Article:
All the good things in life have in fact collided to create this male misery, and the bums that they are can only in fact complain of one thing, which is being victims of the free market.

John Huston, the great patriarch, reminds us of this by appearing in the film in a role not unlike that he was pick up decades later, when he played Noah Cross in Chinatown. Huston stands tall and unapologetically firm about the fact that it’s every man for themselves (not everyone for themselves, no).


 
The morality of The Treasure of the Sierra Madre is also too plain to be of interest. It’s the old corrupting power of gold and the tropes which this film expanded upon and played out are still being revisited in The Simpsons, for that is about all of their worth ― not even comedy gold as it happens.

The message we face is that the lure of riches will causes the paranoid to live out their violent fantasies, as they work through a quick series of mad insights into pride, bullying and piggish levels of covetousness.


Add selected 'Central American' tropes, and fascinating trips to the local villages, and the stark contrast between these and the maruading bandits, more stupid men on the rampage.



Pleased / Displeased

The characters throughout are barely blunt representatives of manhood; the greedy one who goes mad; the young naïve one who learns a lesson; and the grizzled old timer (played by Walter Huston, John Huston’s father). 

This old guy character has not only seen it all, but doesn’t object to seeing it all again, and brings gales of ironic laughter to the misery. Not only that but he immediately sets the other two men against each other, and more importantly, against themselves also.


The purges of Senator McCarthy resulted in the destruction of some careers, and Huston suffered in his way.  He directed two more important films in Hollywood, Key Largo (1948) and The Asphalt Jungle (1950), but like Charlie Chaplin and Orson Welles, it is possible that John Huston was effectively driven out of the USA, taking up residence in Ireland in 1952.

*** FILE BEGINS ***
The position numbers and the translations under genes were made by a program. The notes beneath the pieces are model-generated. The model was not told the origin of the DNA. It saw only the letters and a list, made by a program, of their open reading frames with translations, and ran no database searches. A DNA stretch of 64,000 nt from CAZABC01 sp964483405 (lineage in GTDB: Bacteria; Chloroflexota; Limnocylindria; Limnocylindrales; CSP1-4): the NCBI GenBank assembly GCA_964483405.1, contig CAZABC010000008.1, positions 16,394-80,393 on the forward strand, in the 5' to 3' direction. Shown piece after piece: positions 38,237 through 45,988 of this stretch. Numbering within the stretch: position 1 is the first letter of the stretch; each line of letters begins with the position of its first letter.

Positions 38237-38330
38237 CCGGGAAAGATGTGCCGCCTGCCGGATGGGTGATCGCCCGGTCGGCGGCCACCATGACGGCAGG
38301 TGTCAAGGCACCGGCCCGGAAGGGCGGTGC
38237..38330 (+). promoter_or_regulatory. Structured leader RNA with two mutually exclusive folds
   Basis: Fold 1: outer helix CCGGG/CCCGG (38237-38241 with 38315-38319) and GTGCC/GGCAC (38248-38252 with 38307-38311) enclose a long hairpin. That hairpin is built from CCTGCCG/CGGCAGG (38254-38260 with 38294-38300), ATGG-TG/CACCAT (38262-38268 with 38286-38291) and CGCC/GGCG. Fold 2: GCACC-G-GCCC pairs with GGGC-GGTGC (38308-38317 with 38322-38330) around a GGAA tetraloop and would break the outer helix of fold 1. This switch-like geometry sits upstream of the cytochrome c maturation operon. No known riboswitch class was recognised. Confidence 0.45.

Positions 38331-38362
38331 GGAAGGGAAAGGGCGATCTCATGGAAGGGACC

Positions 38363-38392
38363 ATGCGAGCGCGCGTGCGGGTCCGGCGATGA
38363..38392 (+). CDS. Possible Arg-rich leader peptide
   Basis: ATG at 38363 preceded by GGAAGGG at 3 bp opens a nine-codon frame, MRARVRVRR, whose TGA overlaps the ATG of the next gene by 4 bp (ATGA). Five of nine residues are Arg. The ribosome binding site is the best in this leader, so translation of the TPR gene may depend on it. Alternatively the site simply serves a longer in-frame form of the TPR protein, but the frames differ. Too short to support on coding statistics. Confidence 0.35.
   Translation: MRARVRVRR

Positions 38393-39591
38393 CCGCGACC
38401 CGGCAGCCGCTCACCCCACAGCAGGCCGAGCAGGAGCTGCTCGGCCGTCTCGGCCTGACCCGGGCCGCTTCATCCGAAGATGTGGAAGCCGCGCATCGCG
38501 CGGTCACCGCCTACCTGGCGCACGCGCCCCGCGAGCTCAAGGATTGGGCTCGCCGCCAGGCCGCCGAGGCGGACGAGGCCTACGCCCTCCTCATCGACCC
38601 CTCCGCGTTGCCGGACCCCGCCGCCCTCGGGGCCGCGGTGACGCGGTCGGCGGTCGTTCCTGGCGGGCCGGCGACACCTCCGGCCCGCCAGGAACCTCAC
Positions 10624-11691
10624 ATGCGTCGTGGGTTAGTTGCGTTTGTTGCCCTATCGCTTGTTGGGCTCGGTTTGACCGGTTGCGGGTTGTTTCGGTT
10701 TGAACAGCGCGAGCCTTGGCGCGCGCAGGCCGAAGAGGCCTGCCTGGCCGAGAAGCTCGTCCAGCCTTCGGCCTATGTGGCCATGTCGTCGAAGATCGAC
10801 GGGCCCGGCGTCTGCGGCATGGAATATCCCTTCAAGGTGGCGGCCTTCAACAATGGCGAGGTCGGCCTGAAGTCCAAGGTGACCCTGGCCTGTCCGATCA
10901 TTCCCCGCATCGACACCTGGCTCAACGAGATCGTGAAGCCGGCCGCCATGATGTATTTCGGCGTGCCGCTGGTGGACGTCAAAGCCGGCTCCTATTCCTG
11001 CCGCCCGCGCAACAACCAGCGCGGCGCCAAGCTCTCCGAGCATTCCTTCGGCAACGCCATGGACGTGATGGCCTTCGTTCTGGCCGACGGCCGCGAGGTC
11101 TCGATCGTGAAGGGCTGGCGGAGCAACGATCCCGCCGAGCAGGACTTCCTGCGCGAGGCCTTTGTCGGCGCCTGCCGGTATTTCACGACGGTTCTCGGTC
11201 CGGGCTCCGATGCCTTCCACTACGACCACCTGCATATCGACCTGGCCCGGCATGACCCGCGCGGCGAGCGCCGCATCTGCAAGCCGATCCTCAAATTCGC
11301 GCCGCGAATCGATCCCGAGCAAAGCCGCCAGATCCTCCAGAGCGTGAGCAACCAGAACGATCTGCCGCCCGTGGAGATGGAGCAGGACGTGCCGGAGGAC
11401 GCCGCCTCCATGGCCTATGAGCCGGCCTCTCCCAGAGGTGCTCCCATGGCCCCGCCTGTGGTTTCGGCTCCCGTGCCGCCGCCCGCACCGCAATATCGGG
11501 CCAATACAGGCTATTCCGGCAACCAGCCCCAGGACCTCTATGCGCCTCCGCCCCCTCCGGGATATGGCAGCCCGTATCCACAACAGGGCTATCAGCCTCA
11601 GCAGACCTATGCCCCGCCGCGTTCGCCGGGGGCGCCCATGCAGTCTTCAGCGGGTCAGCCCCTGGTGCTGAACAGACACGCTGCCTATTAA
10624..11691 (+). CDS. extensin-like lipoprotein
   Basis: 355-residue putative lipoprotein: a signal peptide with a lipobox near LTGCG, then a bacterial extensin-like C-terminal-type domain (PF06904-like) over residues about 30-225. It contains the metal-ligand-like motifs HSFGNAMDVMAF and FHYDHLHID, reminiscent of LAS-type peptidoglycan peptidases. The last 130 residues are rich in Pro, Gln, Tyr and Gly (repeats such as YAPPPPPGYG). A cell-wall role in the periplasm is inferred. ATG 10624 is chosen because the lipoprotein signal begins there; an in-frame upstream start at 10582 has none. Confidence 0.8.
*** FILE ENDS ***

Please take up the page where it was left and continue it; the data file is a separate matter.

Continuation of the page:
“I left the country,” he explained later, “because I could not abide with what McCarthy was doing to America … In some ways, I trace the Nixon years with its disgrace to the McCarthy period.”
Huston was correct to make that assumption, by the way.  Nixon recounts that he joined the House Un-American Activities Committee (HUAC) "at the end of 1947." 

However, he was already a HUAC member in early February 1947, when he heard "Enemy Number One" Gerhard Eisler and his sister Ruth Fischer testify.

Like other disillusioned liberals Huston concluded that the end was nigh: “The idea of America, the America of our founding fathers, was lost,” he said later. “It stopped being that America and became something else. And then one wondered whether it ever had been America except for the founding fathers and a few rare souls. Was it all an illusion?”

So The Treasure of the Sierra Madre (1948) remains a good film, and not a great one. There is no great nor even good cinematography in The Treasure of the Sierra Madre; it is a point and shoot job as is normal with John Huston on the camera.

Tim Holt. End = Nigh in The Treasure of the Sierra Madre (1948)

Tim Holt at Wikipedia


Finally, the music too, it even adds to this rather mundane atmosphere, harking back to the adventure movies of the 30s. The music especially, in The Treasure of the Sierra Madre, is of little consequence, and might have been where the picture could have pulled that greatness properly into focus.

Nothing coarse about it, however. It's still massive entertainment. Just not great